A program that was supposed to train 5,000 Syrian rebels by the end of this year at a cost of $500 million is a "total failure," according to Senator Jeff Sessions.  That's because when CENTCOM commander General Lloyd Austin was asked about the status of the program to train rebels, he acknowledged that only "4 or 5" remained from the original 54 U.S.-trained fighters.  The rest have been killed, been taken hostage by ISIS, or simply fled.

Worse, only about 200 Syrian rebels are in the training program now – "astoundingly short" of the 5,000 promised by the administration by the end of the year.

ABC News:

The stunning admission from Austin came as defense officials scrambled separately to respond to allegations that they skewed intelligence assessments to give a rosier picture of conditions on the battlefield.

The Obama administration was already struggling to defend its military strategy to "destroy and degrade" the terrorist group with an air campaign and programs to train, assist and equip local forces. Lawmakers and Republican presidential candidates have assailed the administration, contending that it has had limited or no success in fighting the militants.

"We have to acknowledge this is a total failure," Sen. Jeff Sessions, R-Ala., said about the training. "I wish it weren't so, but that's the fact."

Austin told committee members that the U.S. was looking at better ways to deploy the Syrian forces, but he admitted the U.S. was not even close to reaching its goal of training 5,000-plus in the near term. He predicted it would take years to defeat IS and to restore stability in Iraq and Syria.

"OK. So we're counting on our fingers and toes at this point when we had envisioned 5,400 by the end of the year," lamented Sen. Claire McCaskill, D-Mo.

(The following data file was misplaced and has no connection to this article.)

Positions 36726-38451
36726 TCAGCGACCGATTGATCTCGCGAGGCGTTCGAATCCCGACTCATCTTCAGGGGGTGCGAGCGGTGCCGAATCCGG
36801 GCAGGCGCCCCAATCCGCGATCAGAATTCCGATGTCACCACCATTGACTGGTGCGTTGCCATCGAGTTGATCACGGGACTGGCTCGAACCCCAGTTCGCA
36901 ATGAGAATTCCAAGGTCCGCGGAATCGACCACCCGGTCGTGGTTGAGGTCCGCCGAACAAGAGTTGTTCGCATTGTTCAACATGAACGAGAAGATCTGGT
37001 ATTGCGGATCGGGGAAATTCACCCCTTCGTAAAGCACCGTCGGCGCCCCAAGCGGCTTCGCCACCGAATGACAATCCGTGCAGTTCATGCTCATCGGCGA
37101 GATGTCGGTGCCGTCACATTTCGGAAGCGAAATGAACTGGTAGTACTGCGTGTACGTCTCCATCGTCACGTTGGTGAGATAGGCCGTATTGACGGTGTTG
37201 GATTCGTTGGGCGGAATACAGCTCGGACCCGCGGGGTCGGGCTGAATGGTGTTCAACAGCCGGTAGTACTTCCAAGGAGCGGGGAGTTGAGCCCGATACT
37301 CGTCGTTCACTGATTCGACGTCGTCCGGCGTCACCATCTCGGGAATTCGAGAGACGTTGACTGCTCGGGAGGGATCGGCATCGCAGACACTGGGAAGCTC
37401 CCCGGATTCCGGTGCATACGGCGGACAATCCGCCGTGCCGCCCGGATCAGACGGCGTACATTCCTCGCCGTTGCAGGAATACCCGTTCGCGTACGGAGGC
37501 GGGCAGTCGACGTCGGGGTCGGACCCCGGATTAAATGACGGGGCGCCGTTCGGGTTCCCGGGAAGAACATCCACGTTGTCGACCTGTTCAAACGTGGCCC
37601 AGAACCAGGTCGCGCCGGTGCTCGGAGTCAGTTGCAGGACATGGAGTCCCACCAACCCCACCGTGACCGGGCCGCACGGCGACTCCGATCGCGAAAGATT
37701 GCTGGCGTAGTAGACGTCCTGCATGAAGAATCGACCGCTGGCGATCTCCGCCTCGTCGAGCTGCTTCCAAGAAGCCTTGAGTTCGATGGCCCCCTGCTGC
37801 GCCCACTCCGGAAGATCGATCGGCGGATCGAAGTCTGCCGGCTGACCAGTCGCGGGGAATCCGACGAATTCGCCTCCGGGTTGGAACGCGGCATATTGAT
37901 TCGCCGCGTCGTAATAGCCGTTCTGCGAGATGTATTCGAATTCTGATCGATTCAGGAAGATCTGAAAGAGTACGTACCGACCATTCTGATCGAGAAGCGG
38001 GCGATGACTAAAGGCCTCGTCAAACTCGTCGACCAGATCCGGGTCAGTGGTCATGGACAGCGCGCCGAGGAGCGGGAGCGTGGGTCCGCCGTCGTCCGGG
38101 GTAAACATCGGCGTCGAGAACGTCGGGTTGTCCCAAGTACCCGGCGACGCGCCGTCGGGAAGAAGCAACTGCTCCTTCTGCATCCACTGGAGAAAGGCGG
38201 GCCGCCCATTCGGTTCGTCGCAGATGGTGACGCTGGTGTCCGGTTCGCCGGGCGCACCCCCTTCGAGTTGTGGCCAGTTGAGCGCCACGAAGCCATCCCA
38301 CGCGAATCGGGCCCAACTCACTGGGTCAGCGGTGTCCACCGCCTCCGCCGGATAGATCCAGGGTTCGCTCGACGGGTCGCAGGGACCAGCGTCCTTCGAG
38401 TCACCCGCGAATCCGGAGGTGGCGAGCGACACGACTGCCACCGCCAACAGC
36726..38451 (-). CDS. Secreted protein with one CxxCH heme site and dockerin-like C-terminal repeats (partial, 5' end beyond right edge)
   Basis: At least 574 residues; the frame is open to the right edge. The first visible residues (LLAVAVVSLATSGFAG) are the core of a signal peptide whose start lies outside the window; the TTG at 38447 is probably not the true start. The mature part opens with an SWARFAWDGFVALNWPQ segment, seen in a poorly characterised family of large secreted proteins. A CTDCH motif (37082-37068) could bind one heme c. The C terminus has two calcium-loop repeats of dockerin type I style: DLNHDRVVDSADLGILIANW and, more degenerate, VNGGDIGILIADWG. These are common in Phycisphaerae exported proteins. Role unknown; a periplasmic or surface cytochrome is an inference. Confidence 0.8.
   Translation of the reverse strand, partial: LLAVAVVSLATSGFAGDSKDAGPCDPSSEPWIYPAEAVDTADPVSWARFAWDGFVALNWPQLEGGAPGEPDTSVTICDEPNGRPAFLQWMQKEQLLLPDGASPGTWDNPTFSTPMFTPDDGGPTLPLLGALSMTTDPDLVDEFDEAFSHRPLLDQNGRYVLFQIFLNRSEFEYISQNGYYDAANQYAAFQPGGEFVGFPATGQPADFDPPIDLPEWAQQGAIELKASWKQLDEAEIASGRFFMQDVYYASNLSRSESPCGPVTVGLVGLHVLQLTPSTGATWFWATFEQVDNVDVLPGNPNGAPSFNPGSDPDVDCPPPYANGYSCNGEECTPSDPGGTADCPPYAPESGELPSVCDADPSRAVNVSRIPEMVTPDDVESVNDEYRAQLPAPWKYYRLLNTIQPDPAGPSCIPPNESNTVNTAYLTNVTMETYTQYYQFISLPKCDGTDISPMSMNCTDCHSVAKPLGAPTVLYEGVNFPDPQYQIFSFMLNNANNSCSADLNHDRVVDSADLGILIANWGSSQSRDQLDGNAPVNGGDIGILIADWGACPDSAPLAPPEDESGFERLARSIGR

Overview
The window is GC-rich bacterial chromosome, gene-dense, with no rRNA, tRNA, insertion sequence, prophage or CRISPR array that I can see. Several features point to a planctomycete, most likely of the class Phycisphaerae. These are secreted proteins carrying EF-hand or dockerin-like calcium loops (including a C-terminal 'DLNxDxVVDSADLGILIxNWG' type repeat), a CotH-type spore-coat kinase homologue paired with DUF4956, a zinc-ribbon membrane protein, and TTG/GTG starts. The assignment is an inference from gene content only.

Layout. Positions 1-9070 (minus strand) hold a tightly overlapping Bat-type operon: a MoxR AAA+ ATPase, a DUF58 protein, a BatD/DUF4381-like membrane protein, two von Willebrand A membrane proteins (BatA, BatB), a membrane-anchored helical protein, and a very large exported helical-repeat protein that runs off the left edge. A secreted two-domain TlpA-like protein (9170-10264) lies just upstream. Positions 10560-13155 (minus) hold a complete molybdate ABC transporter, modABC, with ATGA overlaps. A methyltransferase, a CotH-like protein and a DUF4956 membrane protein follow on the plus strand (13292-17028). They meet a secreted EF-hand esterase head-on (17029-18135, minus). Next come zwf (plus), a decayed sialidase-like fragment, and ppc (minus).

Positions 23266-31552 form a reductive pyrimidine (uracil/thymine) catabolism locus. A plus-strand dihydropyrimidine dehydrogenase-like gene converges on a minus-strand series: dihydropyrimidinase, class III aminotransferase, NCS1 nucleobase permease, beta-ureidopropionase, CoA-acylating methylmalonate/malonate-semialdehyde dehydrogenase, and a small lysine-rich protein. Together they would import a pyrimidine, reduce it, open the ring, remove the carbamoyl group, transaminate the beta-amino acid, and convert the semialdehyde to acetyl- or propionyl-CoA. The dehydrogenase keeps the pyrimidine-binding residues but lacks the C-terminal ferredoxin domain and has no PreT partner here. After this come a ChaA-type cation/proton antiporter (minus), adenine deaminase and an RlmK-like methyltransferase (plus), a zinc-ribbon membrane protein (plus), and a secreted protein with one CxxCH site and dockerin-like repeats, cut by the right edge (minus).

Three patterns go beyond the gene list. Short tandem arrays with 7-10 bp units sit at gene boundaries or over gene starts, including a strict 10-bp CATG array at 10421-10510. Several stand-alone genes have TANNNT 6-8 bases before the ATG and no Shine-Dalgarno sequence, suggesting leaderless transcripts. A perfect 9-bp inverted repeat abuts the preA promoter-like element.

Austin maintained the operation was making progress and said the military had always insisted the campaign would take time. The Pentagon also made it clear that U.S. military troops have done no training in Syria. Instead, U.S. special operations forces work with Syrian troops outside the country, including across the border in Iraq.

"We should expect that there will be occasional setbacks along the way, particularly in the early stages," he said. "And our partners, not us, are in the lead. It is taking a bit longer to get things done, but it must be this way if we are to achieve lasting and positive effects."

The general has a gift of understatement.  "Occassional setbacks"?  This isn't a "setback"; it's a disaster.  And how can he possibly claim that the Pentagon is "making progress" when they're short 95% of the goal? 

Also note we're leading from behind again, as Austin offers up the excuse that because our "partners" are taking the lead, the military can be excused for such incompetence.  Hogwash.

This shows we simply aren't serious about confronting the Islamic State in Syria or anywhere else.  The Obama administration is playing out the clock, hoping nothing catastrophic happens before 2016, when the president can dump his problems into the lap of his successor.

Judging by this failed program to train rebels, the president will be lucky if disaster can be avoided.